1. Special interests.
Often the deforestation is in the hands of large land-owners who profit immensely from the practice and who by their wealth exert a profound influence on the political process of the government.
The timber industry provides jobs in otherwise economically depressed countries which in turn settles and satisfies an important part of the population.
Much deforestation is practiced by nations seeking to settle huge numbers of landless peasants. Again, the practice is popular as long as it provides hope and settlement to a segment of the population.
Usually one would think that these influences are primarily restricted to "third-world" nations with little alternatives to create jobs or wealth. It has always been "easy" for people in the developed north to criticize the south for poor environmental practices, we have the wealth and leisure to take notice.
I recently got a sense of just how truly intractable the situation is. President Clinton, a liberal Democratic president set his administration the task of resolving the timber/environmental standoff over the spotted owl in the pacific northwest of the United States. The issues are relatively clear:
1. Deforestation is known to be causing severe degradation of the environment for native wildlife and fisheries. The spotted owl is merely the tip of a much larger problem.
2. Jobs are affected in every aspect of the situation including the forest industry, fisheries, and tourism among others. Jobs will be lost regardless of the solution.
3. Special interests and mis-information: the issues are constantly being clouded with debate on perceived problems not grounded on facts but which elicit strong emotions for one side or another, (for example, concern for the timber needs of the housing industry which in fact consumes a tiny proportion of the total harvest).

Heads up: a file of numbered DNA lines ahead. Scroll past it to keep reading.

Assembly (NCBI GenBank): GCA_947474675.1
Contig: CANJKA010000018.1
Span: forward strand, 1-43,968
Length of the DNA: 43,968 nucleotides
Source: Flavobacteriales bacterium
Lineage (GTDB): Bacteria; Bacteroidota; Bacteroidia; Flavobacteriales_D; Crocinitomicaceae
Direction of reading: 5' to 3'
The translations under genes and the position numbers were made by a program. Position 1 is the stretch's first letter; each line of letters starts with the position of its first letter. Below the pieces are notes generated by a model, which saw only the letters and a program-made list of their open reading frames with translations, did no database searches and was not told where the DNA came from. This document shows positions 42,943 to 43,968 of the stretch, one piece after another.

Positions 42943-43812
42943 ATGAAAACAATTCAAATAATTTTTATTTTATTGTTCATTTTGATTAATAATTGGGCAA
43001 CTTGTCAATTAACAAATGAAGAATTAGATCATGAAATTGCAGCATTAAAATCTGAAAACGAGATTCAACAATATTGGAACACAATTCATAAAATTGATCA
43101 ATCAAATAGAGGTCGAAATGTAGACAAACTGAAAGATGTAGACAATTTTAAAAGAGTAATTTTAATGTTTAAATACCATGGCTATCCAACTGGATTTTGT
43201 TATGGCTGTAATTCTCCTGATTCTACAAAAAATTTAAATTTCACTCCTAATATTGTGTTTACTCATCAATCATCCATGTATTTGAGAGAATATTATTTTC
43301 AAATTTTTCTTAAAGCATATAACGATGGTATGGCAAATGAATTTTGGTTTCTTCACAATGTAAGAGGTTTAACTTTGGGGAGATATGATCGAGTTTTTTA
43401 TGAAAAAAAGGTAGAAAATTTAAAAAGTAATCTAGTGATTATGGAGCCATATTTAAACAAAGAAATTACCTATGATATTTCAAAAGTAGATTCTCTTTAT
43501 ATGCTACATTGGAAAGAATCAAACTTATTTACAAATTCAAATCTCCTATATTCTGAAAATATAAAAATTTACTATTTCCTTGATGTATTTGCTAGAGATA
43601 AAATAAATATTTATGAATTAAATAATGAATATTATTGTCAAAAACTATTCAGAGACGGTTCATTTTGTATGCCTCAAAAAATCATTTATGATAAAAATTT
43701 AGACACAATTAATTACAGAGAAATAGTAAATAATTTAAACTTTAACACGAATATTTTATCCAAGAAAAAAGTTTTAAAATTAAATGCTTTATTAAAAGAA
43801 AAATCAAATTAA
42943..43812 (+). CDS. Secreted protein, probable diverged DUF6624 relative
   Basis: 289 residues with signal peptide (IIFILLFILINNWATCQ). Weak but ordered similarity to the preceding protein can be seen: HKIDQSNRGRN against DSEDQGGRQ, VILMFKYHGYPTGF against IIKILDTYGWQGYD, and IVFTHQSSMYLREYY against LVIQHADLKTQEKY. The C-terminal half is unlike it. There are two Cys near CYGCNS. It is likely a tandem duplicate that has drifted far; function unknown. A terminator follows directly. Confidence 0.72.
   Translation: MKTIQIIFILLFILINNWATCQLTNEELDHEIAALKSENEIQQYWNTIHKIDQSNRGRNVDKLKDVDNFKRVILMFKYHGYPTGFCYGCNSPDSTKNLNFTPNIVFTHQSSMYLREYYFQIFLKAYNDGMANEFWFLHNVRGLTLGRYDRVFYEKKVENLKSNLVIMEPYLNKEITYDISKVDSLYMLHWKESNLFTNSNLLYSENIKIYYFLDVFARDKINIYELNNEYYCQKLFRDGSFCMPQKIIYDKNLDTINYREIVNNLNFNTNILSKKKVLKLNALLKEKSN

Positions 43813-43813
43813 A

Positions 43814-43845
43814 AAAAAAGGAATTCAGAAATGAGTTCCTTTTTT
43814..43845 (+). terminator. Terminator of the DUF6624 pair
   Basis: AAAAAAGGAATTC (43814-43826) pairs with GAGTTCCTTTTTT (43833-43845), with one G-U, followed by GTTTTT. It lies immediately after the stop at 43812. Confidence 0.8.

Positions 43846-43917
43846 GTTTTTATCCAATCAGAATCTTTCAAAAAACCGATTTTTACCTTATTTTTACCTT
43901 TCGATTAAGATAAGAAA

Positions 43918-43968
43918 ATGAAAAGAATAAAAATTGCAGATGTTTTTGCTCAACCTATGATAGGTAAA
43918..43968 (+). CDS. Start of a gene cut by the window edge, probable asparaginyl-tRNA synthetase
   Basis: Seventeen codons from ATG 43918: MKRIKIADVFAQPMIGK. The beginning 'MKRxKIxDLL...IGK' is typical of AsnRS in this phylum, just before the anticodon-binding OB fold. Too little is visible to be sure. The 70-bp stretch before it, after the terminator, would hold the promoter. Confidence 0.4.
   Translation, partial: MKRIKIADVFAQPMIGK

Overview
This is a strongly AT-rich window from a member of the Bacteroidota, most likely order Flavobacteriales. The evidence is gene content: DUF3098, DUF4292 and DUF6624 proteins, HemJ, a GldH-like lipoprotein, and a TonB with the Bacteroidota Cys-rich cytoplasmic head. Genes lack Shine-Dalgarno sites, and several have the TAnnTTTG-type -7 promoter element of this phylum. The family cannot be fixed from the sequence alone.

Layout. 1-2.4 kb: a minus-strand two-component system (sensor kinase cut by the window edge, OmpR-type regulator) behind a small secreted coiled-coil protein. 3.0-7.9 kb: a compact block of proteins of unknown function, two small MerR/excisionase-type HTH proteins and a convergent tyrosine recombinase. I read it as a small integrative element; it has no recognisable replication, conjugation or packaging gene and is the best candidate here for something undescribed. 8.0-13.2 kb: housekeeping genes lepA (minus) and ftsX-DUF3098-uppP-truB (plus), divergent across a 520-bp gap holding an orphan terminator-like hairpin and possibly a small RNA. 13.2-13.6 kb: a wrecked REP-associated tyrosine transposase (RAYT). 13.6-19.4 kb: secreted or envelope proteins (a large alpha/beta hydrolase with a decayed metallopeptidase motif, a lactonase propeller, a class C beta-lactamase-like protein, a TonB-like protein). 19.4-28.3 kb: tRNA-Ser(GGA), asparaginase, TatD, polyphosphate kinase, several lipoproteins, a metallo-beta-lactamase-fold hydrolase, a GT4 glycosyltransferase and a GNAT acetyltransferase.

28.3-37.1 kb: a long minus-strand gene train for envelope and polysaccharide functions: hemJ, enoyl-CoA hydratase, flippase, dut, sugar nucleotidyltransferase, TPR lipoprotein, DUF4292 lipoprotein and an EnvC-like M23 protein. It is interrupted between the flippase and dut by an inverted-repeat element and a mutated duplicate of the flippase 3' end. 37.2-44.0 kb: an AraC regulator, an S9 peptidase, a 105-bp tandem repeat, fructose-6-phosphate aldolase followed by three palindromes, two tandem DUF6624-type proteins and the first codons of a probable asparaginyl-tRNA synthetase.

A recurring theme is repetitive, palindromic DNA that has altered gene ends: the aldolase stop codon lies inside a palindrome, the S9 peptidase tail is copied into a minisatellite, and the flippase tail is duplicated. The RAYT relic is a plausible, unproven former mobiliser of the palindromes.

I was hopeful that Mr. Clinton's administration would successfully see through the cloud, especially since he and Mr. Gore the vice-president seem pre-disposed to understand the environmental issues and consequences of inaction. I feel that as a minimum the solution ought to include an immediate ban on exportation of raw timber from both public and private lands to Japan, (which primarily uses timber for disposable concrete molding.)
The proposed solution, or lack of one as it turns out, was a triumph for short-sighted policy and special interests. It immediately becomes apparent that if the United States cannot solve its own deforestation problem, it certainly cannot expect to speak with any authority concerning the world deforestation problem.
Solution? Recall that the equation has two sides, both supply and demand. It seems impossible to solve the problem while concentrating on the supply side, that is, to convince supplier nations to curb cutting and give up the wealth generated. Perhaps it might be possible to concentrate on the fewer nations that consume timber. Two tracts come to mind in the effort:
1. In a negative sense it might be possible to "ostracize" those nations who consume and waste timber. A concentrated effort on the one or two largest offenders could dramatically lower demand.
2. In a more positive sense it might be feasible to study the main uses of timber, (disposable concrete molding), and develop environmentally sound and hopefully less expensive alternatives.
20 August, 1993